Jasna Hodzic, “Homo sapiens is #9. Who were the eight other human species?” Big Think, April 12, 2022, (“Have you ever wondered why there is not another species like us? One line of reasoning suggests that we would not be so unique had we not killed off some of our relatives.”)

One race. “Ruth Benedict,” Heroes for a Better World, (“The peoples of the earth are one family.” “Culture is not a biologically transmitted complex.”)

DNA 99.9%. “Genetics vs. Genomics Fact Sheet,” National Human Genome Research Institute, National Institutes of Health, undated, (“All human beings are 99.9 percent identical in their genetic makeup. Differences in the remaining 0.1 percent hold important clues about the causes of diseases.”)

Culture. “Ruth Benedict,” Heroes for a Better World, (“The life history of the individual is first and foremost an accommodation to the patterns and standards traditionally handed down in his community.” “No man ever looks at the world with pristine eyes. He sees it edited by a definite set of customs and institutions and ways of thinking.” “We do not see the lens through which we look.”)

Molly Ivins. “Quotations,” Molly Ivins, Wikipedia, (“On James M. Collins, U.S. Representative, R-Dallas: "If his IQ slips any lower we'll have to water him twice a day.")

Cognitive ability. Paco Calvo, et al, “Plants are Intelligent, Here’s How,” National Library of Medicine, Oct. 20, 2019, (“Intelligent behaviour is usually recognized when individual organisms including plants … change their behaviour to improve their probability of survival. … Intelligent behaviour in single cells and microbes is frequently reported. … There is real biological benefit to regarding plants as intelligent …. The inbuilt driving forces of individual survival and thence to reproduction are fundamental to life of all kinds. In these unpredictable and varying circumstances the aim of intelligence in all individuals is to modify behaviour to improve the probability of survival.”)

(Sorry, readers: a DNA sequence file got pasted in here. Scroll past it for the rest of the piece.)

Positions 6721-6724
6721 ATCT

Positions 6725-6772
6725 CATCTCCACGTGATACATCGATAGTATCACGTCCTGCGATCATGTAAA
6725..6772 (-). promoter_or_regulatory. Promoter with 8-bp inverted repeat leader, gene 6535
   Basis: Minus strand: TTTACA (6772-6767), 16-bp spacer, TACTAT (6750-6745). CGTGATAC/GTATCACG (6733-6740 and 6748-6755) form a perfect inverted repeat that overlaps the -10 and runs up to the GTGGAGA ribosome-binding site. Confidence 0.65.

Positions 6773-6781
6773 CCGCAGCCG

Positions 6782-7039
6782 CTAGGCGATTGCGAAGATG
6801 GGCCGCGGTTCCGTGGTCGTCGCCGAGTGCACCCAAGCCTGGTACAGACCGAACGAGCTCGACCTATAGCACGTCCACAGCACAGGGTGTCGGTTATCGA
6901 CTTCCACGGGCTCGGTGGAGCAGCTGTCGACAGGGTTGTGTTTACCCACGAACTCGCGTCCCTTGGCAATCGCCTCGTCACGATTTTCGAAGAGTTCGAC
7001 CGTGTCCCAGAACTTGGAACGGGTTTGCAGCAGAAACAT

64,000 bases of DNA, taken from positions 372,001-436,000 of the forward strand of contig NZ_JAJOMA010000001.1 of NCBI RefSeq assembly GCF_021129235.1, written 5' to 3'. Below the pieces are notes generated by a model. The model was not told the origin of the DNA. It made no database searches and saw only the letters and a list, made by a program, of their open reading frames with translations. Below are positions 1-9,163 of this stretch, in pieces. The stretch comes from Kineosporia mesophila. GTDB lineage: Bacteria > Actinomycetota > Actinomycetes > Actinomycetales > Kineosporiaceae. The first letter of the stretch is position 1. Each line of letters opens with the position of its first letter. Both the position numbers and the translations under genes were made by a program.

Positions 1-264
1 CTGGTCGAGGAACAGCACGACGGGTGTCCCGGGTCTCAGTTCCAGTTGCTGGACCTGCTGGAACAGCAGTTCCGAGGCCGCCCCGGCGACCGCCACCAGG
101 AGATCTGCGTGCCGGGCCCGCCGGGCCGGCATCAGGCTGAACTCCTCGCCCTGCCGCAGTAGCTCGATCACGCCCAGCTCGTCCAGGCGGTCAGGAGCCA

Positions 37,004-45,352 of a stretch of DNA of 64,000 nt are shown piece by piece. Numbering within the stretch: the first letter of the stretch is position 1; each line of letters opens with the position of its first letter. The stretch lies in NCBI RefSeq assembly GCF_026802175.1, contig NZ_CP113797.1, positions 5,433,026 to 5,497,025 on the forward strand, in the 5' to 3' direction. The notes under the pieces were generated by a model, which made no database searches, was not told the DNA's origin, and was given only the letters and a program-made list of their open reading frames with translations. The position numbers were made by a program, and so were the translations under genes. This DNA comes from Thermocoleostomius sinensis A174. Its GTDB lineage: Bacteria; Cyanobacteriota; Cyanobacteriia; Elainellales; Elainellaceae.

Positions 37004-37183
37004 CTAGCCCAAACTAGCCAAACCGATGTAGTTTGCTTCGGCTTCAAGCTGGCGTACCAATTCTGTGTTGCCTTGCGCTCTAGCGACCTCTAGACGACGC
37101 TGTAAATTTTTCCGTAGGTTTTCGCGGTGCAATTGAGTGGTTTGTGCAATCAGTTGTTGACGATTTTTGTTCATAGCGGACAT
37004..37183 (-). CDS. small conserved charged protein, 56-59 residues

Alison N. P. Stevens, et al, “Animal Cognition,” the nature education Knowledge Project, 2021, (“The physical world poses a number of problems for animals to solve. On a daily basis, animals must find food, avoid predators, and seek shelter. Solving these problems requires cognitive capacities. Cognition involves processing information, from sensing the environment to making decisions based on available information. Such cognitive capacities include, among others, the ability to navigate through space, account for the passage of time, determine quantity, and remember events and locations.”)

Homo sapiens have been around for about 300,000 years. “What does it mean to be human? Homo sapiens,” National Museum of Natural History, Smithsonian Institution, But ferns have been around for 300 million years! Will we be? I doubt it. Jerald Pinson, “About Ferns,” Resources, American Fern Society,

Liberal arts. “Ruth Benedict,” Heroes for a Better World, (“The adequate study of culture, our own and those on the opposite side of the globe, can press on to fulfillment only as we learn today from the humanities as well as from the scientists.”)

“Liberal Arts Education,” Wikipedia, (“Liberal arts education can refer to studies in a liberal arts degree course or to a university education more generally. Such a course of study contrasts with those that are principally vocational, professional, or technical.”)

CEOs. Tim Askew, “Why The Liberal Arts are Necessary for Long-Term Success; The Short-Sightedness of STEM,” Inc., (“In fact, over a third of Fortune 500 CEOs have liberal arts degrees.”)

Elizabeth Segran, “Why Top Tech CEOs Want Employees With Liberal Arts Degrees,” Fast Company, Aug. 28, 2014, (“Other tech CEOs across the country agree that liberal arts training–with its emphasis on creativity and critical thinking–is vital to the success of their business.”)